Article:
Will Higher Inflation Harm Retirees?
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Those nearing or in retirement are worried about what higher-than-expected inflation will mean. Here are a few things to consider to temper their anxiety.
Inflation doesn’t affect everyone in the same way
Inflation does its worst damage when household income is derived in large part from sources that are not adjusted for it. For example, if one has a pension or annuity that does not enjoy periodic cost-of-living adjustments, long-term high inflation will eat into purchasing power significantly. A $1,000/month pension that is not adjusted for inflation would buy just $539-worth of goods in 10 years if inflation averaged 6% throughout that decade.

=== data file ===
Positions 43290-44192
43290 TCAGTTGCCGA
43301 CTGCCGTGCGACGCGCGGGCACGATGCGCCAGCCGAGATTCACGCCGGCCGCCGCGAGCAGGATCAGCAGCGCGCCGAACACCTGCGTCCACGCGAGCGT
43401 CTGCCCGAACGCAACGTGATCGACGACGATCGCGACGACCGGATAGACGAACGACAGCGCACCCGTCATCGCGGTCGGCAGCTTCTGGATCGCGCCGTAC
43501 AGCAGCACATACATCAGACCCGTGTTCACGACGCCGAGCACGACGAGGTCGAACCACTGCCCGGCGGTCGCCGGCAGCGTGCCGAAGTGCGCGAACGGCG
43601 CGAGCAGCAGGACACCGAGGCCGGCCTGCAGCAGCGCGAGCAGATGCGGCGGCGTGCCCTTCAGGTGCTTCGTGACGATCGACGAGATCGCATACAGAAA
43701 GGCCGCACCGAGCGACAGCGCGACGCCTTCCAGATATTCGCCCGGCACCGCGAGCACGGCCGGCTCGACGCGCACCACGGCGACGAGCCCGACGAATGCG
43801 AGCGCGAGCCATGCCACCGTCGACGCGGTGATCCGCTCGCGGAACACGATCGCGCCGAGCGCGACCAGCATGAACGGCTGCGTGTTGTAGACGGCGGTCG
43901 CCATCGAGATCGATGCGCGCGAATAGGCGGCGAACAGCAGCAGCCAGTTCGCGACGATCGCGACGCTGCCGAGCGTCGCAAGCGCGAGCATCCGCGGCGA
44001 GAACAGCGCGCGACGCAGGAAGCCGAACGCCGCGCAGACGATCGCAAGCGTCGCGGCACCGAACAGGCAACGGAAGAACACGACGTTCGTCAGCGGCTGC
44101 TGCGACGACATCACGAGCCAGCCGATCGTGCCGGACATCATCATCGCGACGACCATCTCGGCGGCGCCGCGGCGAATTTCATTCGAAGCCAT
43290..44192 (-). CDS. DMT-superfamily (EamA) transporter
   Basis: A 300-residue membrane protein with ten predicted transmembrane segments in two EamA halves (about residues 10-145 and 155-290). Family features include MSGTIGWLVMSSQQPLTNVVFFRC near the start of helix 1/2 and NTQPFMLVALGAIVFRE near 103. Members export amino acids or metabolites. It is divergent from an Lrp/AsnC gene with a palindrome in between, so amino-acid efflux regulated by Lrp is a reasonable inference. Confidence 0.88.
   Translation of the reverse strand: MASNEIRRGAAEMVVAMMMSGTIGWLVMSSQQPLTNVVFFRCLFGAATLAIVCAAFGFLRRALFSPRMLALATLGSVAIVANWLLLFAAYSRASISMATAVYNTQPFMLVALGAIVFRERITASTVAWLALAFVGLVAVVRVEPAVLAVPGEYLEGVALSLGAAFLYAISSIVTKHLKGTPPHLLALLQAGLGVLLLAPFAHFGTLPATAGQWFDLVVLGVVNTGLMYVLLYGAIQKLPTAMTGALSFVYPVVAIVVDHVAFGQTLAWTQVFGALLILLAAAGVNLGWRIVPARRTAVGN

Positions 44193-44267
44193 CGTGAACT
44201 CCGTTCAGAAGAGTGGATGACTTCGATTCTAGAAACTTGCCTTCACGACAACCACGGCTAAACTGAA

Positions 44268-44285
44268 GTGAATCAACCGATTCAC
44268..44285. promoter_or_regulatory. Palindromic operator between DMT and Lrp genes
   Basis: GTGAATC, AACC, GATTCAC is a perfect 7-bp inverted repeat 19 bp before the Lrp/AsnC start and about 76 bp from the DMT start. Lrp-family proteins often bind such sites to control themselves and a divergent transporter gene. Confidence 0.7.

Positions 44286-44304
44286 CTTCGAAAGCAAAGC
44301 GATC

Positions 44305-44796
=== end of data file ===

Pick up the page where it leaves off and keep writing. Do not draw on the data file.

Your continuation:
However, Social Security, an income source that is adjusted annually for inflation, is foundational for today’s retirees. Benefits went up 5.9% in 2022, roughly in line with recent inflation trends. If Social Security provides a large part of a retiree’s income, these adjustments can go a long way toward counteracting the effects of inflation.
Furthermore, research shows that retirees tend to reduce their spending as they age. Though these spending patterns vary, a 1-2% reduction in annual inflation-adjusted spending is common. This natural slow-down in spending provides retirees with a useful cushion to rising prices.
Inflation may not affect as many retirees and as much as one might think. Individual situations will vary, of course, so staying alert is key if inflation remains elevated for many years.